In order to accelerate smart meter deployment in the country, the MoP is working to set up a Rs 20 billion JV for providing a common back-end infrastructure facility (CBIF). The JV will be promoted by four central PSUs – NTPC Limited, REC Limited, Power Grid Corporation of India Limited (Powergrid) and the Power Finance Corporation (PFC). While PFC and REC have approved an equity investment of Rs 1.5 billion each in the JV, NTPC and Powergrid are yet to do so. The CBIF will simplify smart meter roll-outs for discoms by offering a plug-and-play architecture with a standardised, preconfigured, pre-integrated, scalable back-end infrastructure. It will also enable a centralised management information system or reporting of metering data. The facility will be offered to discoms on a software- or solutions-as-a-service approach, with only usage fees being charged.
In April 2021, EDF, a French power utility firm, completed the installation of 100,000 smart meters in India under a contract with EESL. This is the first large-scale prepaid smart meter deployment in India. It marks the beginning of the commercial roll-out of 5 million smart meters across India, nearly half of which will be installed in the state of Bihar. The contract was awarded to EDF in association with Accenture Solutions Private Limited (India) in 2019. It covers AMI design, proper installation of 5 million smart meters across India, integration of smart meters with the existing billing system of electricity distribution companies, and operations and maintenance of the whole system for a period of six and half years.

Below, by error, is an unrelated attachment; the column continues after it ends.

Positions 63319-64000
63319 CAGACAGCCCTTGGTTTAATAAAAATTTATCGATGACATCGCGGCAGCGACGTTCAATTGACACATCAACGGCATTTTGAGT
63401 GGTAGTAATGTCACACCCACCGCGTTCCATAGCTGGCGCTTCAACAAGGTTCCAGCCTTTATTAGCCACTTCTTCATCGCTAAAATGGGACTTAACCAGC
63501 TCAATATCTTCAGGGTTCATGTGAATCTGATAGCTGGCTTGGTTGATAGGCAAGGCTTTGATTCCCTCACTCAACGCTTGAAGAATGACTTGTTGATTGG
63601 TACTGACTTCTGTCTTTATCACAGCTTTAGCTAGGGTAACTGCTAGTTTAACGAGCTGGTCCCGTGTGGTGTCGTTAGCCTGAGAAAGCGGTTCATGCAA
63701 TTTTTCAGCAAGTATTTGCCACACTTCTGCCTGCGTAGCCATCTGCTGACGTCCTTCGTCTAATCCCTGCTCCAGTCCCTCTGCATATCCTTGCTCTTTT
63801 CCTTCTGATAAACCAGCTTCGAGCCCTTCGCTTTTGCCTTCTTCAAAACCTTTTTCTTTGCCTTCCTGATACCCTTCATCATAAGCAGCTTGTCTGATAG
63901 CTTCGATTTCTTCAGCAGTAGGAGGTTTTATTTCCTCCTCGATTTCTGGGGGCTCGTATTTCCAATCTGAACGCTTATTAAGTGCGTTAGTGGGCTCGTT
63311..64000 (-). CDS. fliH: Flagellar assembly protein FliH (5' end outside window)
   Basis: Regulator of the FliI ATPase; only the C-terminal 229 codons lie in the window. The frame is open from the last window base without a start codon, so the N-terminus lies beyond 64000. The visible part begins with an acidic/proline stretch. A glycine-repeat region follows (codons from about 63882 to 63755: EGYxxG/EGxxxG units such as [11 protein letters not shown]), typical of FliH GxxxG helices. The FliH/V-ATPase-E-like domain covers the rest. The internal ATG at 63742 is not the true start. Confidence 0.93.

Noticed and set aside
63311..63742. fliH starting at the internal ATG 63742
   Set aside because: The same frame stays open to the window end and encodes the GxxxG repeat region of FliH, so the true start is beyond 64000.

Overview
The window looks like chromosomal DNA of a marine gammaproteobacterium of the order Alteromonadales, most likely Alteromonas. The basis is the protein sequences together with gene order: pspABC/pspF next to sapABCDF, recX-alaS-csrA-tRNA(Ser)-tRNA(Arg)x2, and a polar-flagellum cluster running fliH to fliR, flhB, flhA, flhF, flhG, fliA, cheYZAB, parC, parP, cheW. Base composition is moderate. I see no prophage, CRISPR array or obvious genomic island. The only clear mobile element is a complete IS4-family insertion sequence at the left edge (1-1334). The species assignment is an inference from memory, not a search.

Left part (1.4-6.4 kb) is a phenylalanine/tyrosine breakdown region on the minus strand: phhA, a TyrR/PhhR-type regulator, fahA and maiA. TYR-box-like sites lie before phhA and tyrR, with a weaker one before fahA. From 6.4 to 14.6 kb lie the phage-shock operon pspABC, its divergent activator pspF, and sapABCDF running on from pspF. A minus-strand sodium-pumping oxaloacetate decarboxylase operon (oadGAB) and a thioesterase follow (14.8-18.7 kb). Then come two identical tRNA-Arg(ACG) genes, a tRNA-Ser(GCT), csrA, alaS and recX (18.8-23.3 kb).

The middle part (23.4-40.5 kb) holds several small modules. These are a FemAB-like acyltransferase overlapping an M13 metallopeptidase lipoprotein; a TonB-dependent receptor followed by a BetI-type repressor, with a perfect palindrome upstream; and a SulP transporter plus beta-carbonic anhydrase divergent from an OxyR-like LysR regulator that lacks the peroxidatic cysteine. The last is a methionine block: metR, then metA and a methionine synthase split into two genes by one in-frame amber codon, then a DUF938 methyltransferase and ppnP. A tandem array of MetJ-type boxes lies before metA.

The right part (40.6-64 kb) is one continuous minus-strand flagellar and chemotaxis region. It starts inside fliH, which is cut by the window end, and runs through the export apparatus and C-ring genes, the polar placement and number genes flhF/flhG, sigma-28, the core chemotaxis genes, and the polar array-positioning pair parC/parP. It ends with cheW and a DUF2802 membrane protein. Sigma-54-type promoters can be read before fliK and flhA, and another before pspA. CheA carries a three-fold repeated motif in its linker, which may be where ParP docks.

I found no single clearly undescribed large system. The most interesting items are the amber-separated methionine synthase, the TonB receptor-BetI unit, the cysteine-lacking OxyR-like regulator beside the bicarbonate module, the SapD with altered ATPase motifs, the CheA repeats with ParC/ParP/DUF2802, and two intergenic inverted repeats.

In recent months, certain states have initiated the implementation of smart meters and launched tenders for smart meter procurement. Kashmir Power Development Corporation Limited (KPDCL) has initiated the installation of smart electricity meters in Peerbagh, Srinagar district, from December 2020 onwards, and aims to install 57,500 smart meters in Srinagar under the first phase of the Prime Minister Development Programme (PMDP). The PMDP targets the installation of 200,000 smart meters in Jammu and Srinagar in a phased manner.
In another development, the Asian Development Bank has signed a $132.8 million loan agreement with the central government for strengthening and modernising the distribution network in Meghalaya, including the installation of smart meters in about 180,000 households.
Challenges and the way forward
Smart meters are not just hardware components. They require an entire infrastructure. An important issue faced during the implementation of smart meters is that all associated processes, from meter reading to billing and payment have to be automated. Currently, utilities have these processes on separate platforms and it is a challenge to bring these on to a single standard platform. These challenges can be overcome with the use of right technologies. Given how smart meters have especially benefited utilities during the pandemic crisis, when physical meter reading and billing has not been possible due to the lockdown, the central government has decided to switch to smart prepaid meters over the next three years.
Under the Union Budget 2021-22, the finance minister has announced a Rs 3 trillion reforms-linked scheme for five years for the power distribution segment. Of this, Rs 1.5 trillion has been provisioned for smart metering. This is likely to provide a shot in the arm for smart prepaid meter deployment in the country. That said, in order to accelerate the adoption of smart meters, there is a need to address issues pertaining to interoperability, integration of the legacy billing system, and manpower training. Besides, given the growing interconnectedness and access to granular power consumption data, maintaining data privacy and ensuring cybersecurity are paramount.